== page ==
The Fed's decision has weakened the dollar and it is expected to pull real yields lower, thus supporting gold.
This is what Erik Swarts of the Market Anthropology blog thinks.
He used this chart to back his view.
The yellow metal had been trapped over the past few years between a rising
dollar and higher real yields, and hit recently by expectations of
further tightening. But it was rejuvenated after Yellen stood pat.
the position in either scenario was favorable because the dollar and real
yields already reflected lofty expectation to more contemporary
tightening cycles, the news cleared the way for gold to stretch its legs
in a market environment that should broadly support the reversal, Swarts says.
shown above in the chart between gold (inverse) and 10-year real yields;
similar to the market dynamics at the top in gold that was stretched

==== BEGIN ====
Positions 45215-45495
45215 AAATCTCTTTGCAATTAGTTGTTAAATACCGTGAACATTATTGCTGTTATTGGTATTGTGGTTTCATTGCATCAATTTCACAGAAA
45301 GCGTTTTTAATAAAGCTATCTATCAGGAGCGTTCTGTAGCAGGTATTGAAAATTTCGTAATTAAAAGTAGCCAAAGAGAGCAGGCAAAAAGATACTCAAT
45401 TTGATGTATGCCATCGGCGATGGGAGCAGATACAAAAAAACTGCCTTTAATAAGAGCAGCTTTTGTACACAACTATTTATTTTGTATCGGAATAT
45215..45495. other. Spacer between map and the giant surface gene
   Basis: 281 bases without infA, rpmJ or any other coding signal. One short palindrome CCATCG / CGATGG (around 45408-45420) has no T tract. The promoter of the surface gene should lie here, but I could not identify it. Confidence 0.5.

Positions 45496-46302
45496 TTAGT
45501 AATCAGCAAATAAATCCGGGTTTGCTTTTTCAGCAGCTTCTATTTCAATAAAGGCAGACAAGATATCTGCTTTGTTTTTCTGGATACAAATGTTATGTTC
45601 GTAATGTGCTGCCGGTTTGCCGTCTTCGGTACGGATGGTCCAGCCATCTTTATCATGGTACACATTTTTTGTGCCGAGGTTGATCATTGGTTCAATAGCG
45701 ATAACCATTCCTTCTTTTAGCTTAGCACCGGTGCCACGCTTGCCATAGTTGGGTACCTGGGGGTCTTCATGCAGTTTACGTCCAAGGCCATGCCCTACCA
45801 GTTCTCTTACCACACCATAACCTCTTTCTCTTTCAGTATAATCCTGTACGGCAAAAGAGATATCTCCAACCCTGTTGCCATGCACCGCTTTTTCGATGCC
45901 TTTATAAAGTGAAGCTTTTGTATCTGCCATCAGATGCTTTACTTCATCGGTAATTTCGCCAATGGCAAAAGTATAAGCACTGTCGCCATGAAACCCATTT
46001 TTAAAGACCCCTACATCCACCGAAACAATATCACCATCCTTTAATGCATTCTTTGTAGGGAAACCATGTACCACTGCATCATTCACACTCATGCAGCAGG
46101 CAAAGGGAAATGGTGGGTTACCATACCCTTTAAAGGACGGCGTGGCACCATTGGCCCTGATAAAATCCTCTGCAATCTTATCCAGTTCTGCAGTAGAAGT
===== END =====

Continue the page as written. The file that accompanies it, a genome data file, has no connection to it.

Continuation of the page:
across a broad negative divergence with real yields, the low for gold
has been pushed even lower over the past two years with a positive
divergence with lower highs in real yields.
The analyst says he expects a softer dollar to once again pull real yields lower, which should go a long way in reviving gold - as well as the broader commodity complex.
In the aftermath of the September pass, the similar performance pattern that he has followed throughout the year with gold's secular low in 1999,
appears to have successfully retested the trough from this summer and is
now climbing the stairs out of the basement on the wings of less hawkish